This is where batch scheduling comes in.

Now, you might've heard of batch scheduling in terms of daily tasks like handling your email for a dedicated 30 minutes with no distractions, then an hour of something else, etc. Well, the same principle can work for your days and help make handling those essential but sometimes irritating tasks so much easier!

One of the easiest ways to do this is by designating a monthly duty day. Think through all of those things you have to do just once a month and designate one day a month to take care of them all. It might mean hiring a sitter for a couple of hours or spending the evening after work knocking everything out, but once it's done, it's done for an entire month!

You can also apply the same principle to your weeks by designating certain tasks for certain days. You can set certain days for laundry, cleaning tasks, or anything else that needs to be done on a regular basis. Once you get into a routine, it makes staying on top of all those little tasks that can pile up and feel like they're taking over your life so much easier!


Now comes the hard part. You can identify your priorities, define your ideal schedule, set seasonal goals, batch tasks, and more, but sooner or later, you're going to have to discipline yourself to say "no."

Chances are, there are things in your life that are going to have to go. Just like with physical clutter, organizing it better is hardly ever the solution. It's still clutter, even if it looks prettier.

The same goes for your schedule — those things that distract from your priorities and the life you want to be living are still clutter in your schedule, even if it's been organized to look and feel more manageable.

In the beginning, saying no can feel super scary. Especially if you've been a "yes" person for a long time. People will probably be disappointed. They might even get angry or frustrated or say unkind things about you. But remember that this is your life, not theirs. There will be someone else who can do the thing they asked you to do and it's not your responsibility to worry or stress about that.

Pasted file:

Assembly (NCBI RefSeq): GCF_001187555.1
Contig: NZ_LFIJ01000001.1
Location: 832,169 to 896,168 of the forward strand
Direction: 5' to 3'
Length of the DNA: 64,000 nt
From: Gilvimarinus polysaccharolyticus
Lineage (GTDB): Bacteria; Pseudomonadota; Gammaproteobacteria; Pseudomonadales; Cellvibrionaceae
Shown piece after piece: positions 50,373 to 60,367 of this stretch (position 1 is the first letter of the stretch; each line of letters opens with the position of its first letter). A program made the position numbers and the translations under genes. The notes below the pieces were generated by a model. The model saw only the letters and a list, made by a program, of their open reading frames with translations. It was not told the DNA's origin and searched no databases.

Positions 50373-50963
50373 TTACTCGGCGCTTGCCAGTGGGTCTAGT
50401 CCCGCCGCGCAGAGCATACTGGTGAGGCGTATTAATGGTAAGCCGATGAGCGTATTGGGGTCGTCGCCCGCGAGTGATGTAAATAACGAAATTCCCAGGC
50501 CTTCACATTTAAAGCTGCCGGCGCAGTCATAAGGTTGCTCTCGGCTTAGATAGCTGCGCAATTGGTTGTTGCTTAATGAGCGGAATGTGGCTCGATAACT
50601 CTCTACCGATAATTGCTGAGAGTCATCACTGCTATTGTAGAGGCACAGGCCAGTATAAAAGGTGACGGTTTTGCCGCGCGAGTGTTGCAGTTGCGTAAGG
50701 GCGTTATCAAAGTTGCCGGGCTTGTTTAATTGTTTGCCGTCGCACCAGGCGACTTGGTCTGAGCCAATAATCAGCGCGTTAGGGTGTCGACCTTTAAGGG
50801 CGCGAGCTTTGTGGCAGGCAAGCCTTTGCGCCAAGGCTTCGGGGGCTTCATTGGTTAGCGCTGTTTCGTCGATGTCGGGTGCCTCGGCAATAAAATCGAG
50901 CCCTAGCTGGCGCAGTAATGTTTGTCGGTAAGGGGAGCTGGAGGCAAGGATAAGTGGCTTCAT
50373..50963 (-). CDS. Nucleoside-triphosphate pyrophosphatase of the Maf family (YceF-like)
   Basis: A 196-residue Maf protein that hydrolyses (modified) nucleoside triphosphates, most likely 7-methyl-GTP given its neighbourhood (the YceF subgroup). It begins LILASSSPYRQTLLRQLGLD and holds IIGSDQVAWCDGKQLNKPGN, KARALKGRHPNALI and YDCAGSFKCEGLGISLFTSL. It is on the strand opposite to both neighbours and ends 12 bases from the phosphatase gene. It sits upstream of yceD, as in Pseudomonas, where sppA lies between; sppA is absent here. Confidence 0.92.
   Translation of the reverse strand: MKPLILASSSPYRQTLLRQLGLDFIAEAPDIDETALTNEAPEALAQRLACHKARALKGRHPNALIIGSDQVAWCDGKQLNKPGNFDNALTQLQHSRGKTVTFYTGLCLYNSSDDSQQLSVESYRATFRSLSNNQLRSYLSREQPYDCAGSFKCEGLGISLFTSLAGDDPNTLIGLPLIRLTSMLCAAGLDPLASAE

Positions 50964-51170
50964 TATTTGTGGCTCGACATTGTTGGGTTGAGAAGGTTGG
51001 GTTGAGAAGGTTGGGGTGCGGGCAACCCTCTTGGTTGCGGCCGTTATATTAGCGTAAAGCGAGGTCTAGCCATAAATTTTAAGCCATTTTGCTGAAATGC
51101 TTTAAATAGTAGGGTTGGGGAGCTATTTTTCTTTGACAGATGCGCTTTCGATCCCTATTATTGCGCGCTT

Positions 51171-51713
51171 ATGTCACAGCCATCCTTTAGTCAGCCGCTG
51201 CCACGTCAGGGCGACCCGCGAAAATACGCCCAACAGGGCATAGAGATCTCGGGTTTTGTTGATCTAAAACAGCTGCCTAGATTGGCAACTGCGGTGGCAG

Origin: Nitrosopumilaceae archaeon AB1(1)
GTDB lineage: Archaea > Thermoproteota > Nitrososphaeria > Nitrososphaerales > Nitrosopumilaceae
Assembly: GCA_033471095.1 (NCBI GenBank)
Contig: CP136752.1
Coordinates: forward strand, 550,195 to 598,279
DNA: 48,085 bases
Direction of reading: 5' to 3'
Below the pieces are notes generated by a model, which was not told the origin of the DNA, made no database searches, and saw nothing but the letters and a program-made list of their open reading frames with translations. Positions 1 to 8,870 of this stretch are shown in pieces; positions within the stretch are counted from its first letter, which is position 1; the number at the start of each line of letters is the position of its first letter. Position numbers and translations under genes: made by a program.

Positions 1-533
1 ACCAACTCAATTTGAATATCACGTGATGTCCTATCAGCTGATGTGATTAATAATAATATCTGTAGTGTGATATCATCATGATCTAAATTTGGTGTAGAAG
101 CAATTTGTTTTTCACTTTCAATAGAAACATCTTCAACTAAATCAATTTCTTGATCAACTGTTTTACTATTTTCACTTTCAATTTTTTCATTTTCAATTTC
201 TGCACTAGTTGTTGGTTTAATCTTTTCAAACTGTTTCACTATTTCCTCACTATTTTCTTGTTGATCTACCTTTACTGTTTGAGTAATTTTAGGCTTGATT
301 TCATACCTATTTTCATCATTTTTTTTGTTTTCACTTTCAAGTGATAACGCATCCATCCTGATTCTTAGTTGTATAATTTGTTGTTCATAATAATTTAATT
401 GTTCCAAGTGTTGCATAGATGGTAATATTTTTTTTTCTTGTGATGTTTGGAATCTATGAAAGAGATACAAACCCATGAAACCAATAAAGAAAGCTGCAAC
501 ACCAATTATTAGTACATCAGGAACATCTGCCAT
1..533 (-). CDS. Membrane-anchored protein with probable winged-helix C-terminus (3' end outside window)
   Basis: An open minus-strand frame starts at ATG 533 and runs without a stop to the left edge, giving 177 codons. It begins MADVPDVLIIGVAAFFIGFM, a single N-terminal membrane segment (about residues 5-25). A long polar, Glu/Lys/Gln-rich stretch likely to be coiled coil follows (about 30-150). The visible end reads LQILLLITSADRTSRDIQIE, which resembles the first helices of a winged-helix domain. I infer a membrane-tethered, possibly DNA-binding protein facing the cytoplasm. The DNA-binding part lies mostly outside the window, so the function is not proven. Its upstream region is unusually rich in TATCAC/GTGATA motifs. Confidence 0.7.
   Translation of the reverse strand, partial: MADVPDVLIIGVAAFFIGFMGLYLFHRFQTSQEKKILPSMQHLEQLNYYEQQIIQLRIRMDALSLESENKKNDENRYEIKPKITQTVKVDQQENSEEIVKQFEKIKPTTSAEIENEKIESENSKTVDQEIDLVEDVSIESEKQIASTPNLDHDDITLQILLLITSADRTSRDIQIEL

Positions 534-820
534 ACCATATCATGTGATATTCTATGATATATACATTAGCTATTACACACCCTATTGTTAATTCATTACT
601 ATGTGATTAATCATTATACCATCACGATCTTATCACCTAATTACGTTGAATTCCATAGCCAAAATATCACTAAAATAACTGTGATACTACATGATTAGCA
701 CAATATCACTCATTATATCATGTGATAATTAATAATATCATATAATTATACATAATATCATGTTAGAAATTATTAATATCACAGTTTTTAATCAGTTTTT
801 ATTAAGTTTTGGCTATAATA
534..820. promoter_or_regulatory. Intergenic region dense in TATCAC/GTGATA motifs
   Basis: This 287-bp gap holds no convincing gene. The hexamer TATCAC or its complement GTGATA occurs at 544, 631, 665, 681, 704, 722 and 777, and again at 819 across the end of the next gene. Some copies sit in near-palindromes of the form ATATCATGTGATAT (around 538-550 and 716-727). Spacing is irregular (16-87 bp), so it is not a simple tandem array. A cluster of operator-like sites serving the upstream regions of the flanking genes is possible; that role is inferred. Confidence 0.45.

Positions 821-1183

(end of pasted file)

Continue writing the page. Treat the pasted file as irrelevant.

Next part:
But there's another element of saying no that we don't often think about — saying no to yourself. If you're like a lot of people, when you sat down and identified the things you do and the things you want to be doing, you might've noticed that activities like scrolling through social media or binging a show on Netflix take up a whole lot more time than you wish they did. This is where the discipline of saying no to yourself becomes crucial. 

In the end, it's your choice. You have the ability to decide what's important, what stays, and what goes. And it doesn't mean you can't ever spend time on social media or watch TV or whatever your time sucking habit may be. But you'll need to learn to set boundaries, to be intentional about only spending 15 minutes on Facebook instead of hours and only watching one episode on Netflix instead of five, allowing you to spend more times on those things that are important to you.


The most important element of simplifying your schedule is remembering to leave white space.

I'm a paper planner person and I've always loved seeing those pages filled up with activities and to dos. Emily Ley, the creator of the Simplified Planner (which is what I use), encourages everyone who uses the planner to leave white space — to not feel the need to fill up every hour of every day with activities and things to do.

Leave room for your heart and your soul to breathe. Leave room for spontaneity. Leave room for unexpected stories and adventures or for a day spent doing absolutely nothing. Those days can be just as productive as one where you check off an entire to do list.